A skyline that is usually dominated by the distinctive volcanic outline of Nyiragongo, whose active crater often belches out smoke by day and glows ominously at night.
I saw that of all the African cultural practices, only music, dance and religion – immaterial arts – were preserved and reinvested with the power to bring people together.
With the wedding party gone, the expansive air on top of us felt radiant; like it was still singing songs of love. The pillows that the bride and groom knelt on stared back…
Here I am, seated next to a Burundian who is new on this route and only knows where he is getting off, a bus that is really moving, an undecided battle between the rain and sunshine outside, and a racing heart…
Her Kinyarwanda is musical; this I hear as she calls out for the 7-month old crocodile at the backyard pond, almost like a girl playing with a doll.
Its spire rises above almost all else. Perched atop one of its approaching hills, the spire is a landmark that one would hardly miss from most areas surrounding the main road into Muhanga.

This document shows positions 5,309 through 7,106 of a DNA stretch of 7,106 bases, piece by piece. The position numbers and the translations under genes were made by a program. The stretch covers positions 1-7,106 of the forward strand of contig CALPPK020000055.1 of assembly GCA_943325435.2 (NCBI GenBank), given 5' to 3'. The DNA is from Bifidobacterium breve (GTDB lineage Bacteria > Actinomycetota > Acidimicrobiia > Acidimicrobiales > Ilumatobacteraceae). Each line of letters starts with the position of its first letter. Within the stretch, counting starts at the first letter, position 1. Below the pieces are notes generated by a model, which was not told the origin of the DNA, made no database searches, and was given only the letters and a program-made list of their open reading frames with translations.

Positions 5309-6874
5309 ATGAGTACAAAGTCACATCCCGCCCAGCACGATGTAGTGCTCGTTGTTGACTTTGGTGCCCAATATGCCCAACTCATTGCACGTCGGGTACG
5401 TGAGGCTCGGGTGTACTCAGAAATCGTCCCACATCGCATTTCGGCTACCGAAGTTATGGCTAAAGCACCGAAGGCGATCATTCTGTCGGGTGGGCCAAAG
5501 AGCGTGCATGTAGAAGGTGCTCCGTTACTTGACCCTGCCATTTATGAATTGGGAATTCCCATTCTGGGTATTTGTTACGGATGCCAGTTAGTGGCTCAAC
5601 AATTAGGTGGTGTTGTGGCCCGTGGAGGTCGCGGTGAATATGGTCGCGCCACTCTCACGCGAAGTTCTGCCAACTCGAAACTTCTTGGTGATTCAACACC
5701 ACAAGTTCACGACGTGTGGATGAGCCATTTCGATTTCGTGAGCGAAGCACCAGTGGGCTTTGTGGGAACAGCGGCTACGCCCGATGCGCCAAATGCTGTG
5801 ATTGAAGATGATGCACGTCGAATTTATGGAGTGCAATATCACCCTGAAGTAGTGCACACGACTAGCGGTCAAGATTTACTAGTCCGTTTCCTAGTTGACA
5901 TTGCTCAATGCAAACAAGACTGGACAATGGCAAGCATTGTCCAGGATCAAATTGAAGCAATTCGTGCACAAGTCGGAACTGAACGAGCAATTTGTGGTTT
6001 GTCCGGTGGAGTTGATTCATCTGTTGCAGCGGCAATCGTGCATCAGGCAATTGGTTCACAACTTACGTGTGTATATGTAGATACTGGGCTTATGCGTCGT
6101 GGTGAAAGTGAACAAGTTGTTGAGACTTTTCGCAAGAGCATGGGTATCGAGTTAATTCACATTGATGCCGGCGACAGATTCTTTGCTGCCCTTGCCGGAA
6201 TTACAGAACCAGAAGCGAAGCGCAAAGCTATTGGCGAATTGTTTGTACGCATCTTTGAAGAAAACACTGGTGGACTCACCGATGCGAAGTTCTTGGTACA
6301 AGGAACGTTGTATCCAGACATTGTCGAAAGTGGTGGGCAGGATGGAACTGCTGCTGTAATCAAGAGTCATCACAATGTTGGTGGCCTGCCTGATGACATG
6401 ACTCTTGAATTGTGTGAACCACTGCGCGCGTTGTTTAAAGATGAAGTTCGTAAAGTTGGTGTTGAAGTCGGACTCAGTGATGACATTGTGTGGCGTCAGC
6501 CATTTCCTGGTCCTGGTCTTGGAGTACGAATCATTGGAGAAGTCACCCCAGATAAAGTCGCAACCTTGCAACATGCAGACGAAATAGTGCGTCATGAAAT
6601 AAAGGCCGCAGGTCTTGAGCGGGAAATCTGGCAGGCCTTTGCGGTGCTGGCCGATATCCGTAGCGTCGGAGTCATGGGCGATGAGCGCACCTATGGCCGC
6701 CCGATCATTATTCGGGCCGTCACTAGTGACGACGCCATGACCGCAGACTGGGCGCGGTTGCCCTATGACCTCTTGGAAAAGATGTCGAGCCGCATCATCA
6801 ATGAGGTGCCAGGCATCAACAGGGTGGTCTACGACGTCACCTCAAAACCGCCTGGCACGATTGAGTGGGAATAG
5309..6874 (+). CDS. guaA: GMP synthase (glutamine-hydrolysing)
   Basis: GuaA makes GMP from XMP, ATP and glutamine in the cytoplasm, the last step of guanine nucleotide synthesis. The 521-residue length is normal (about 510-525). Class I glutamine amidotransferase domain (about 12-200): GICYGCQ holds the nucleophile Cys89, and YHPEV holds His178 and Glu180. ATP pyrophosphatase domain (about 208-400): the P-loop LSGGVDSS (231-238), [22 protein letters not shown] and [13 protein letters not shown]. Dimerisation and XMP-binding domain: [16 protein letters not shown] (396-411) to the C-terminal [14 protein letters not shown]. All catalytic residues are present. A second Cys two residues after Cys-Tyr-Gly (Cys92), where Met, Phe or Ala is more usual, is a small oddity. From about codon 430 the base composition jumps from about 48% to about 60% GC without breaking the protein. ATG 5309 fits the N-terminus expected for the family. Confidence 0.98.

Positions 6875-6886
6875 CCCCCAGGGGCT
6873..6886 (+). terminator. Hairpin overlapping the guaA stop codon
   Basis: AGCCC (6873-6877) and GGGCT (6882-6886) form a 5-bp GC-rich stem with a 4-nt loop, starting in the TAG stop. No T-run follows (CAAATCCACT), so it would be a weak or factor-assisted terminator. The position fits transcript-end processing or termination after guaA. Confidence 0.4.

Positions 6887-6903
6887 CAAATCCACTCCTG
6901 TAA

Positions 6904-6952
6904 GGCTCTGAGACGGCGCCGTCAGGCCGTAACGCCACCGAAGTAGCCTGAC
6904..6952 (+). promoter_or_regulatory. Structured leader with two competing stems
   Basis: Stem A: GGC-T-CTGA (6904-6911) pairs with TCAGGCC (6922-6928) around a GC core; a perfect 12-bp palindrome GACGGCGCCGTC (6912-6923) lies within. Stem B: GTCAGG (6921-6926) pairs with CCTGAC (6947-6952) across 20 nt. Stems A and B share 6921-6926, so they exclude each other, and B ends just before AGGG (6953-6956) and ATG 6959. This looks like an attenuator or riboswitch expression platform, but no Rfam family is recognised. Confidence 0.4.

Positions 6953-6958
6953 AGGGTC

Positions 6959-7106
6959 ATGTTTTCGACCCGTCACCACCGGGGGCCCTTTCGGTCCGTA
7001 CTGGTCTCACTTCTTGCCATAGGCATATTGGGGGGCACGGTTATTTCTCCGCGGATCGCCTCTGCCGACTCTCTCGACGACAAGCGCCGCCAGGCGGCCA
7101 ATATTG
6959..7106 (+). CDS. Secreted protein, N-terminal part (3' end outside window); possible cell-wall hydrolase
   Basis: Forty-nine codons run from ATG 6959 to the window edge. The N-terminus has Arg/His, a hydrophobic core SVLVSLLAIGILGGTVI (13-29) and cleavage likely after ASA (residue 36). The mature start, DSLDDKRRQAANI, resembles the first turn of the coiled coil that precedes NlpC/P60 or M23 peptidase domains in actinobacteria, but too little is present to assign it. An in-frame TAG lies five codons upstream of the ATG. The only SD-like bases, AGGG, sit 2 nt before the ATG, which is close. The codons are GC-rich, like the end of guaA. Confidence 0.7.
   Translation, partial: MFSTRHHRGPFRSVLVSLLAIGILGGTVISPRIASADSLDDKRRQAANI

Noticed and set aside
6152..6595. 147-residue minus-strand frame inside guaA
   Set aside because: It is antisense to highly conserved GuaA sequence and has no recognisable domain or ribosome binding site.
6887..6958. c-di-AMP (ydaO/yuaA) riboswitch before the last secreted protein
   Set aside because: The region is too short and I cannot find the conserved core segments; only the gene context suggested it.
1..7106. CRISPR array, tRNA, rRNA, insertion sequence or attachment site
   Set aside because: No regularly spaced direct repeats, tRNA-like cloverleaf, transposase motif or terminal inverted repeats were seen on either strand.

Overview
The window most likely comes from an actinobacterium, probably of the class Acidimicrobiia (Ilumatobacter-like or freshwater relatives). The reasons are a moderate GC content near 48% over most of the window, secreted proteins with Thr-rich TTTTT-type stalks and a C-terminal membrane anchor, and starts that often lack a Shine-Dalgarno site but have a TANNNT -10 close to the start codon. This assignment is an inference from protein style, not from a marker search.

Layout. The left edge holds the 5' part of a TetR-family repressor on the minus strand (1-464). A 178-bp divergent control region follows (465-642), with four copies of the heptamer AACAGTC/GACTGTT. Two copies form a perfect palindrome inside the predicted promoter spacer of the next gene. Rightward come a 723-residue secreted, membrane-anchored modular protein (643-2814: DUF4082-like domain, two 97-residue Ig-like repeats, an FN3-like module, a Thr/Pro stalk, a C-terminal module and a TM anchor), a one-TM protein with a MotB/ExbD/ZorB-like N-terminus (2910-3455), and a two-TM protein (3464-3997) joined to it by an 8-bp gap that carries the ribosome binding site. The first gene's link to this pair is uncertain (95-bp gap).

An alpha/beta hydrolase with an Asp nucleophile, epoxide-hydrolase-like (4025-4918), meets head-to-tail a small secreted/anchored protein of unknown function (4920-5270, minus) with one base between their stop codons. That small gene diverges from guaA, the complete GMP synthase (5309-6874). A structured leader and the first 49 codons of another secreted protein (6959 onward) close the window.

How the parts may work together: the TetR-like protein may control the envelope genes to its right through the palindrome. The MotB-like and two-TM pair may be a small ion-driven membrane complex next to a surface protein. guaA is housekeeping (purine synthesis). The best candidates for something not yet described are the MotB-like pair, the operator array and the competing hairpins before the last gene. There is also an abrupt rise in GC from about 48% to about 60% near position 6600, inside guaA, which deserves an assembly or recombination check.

The gallery is built along a hill slope, requiring one to descend a flight of very steep stairs. As if in an effort to distract from the descent, sculptures adorn the side of the stairway wall.
At the reception we meet a couple of beautiful young mushanana-adorning guides laughing at a joke that’s been in the air for quite a bit, their smiles slightly waning.
Then I see four men carrying a stretcher, the load on it covered by shukas similar to those I saw wrapped around the women on bikes. I think the load is a dead body.
The road south to Nyanza-Kicukiro is mostly straight but quite hilly and hot. No tree is visible on either side of the road. It’s also noon and already 28°C outside.